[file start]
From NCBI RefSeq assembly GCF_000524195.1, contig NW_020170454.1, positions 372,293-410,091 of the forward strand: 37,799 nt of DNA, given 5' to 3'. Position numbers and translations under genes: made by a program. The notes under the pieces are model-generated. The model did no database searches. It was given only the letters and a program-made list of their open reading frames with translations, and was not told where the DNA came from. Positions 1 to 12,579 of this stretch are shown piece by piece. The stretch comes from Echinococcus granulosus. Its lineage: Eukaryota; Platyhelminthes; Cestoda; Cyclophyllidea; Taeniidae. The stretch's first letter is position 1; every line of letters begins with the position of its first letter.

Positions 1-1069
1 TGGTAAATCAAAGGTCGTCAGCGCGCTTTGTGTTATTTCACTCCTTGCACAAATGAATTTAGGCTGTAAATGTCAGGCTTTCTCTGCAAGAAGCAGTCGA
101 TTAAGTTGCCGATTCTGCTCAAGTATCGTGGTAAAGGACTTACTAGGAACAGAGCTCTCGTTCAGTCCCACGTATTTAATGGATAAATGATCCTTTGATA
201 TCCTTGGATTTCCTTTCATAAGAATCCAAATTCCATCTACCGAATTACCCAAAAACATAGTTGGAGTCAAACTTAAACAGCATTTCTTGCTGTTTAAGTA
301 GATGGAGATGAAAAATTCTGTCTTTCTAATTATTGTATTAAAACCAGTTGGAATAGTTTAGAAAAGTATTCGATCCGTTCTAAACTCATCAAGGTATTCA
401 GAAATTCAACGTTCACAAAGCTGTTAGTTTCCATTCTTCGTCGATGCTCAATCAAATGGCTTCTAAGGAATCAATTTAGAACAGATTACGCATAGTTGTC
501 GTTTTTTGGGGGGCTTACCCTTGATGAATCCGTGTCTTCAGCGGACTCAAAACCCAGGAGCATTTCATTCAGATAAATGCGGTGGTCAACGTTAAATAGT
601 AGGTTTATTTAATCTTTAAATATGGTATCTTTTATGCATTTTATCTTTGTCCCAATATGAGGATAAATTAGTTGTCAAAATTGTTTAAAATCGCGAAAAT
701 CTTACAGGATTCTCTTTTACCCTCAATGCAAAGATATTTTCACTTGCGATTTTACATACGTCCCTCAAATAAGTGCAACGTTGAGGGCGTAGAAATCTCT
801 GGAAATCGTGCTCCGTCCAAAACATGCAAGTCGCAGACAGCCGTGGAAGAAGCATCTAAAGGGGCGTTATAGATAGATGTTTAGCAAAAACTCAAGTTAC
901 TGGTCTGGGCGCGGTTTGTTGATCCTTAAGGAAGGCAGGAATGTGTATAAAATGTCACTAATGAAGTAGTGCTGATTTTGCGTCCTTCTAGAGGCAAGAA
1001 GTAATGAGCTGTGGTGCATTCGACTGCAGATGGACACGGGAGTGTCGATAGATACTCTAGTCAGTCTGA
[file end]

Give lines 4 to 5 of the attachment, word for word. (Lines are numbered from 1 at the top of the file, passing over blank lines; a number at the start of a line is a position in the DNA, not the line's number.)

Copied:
101 TTAAGTTGCCGATTCTGCTCAAGTATCGTGGTAAAGGACTTACTAGGAACAGAGCTCTCGTTCAGTCCCACGTATTTAATGGATAAATGATCCTTTGATA
201 TCCTTGGATTTCCTTTCATAAGAATCCAAATTCCATCTACCGAATTACCCAAAAACATAGTTGGAGTCAAACTTAAACAGCATTTCTTGCTGTTTAAGTA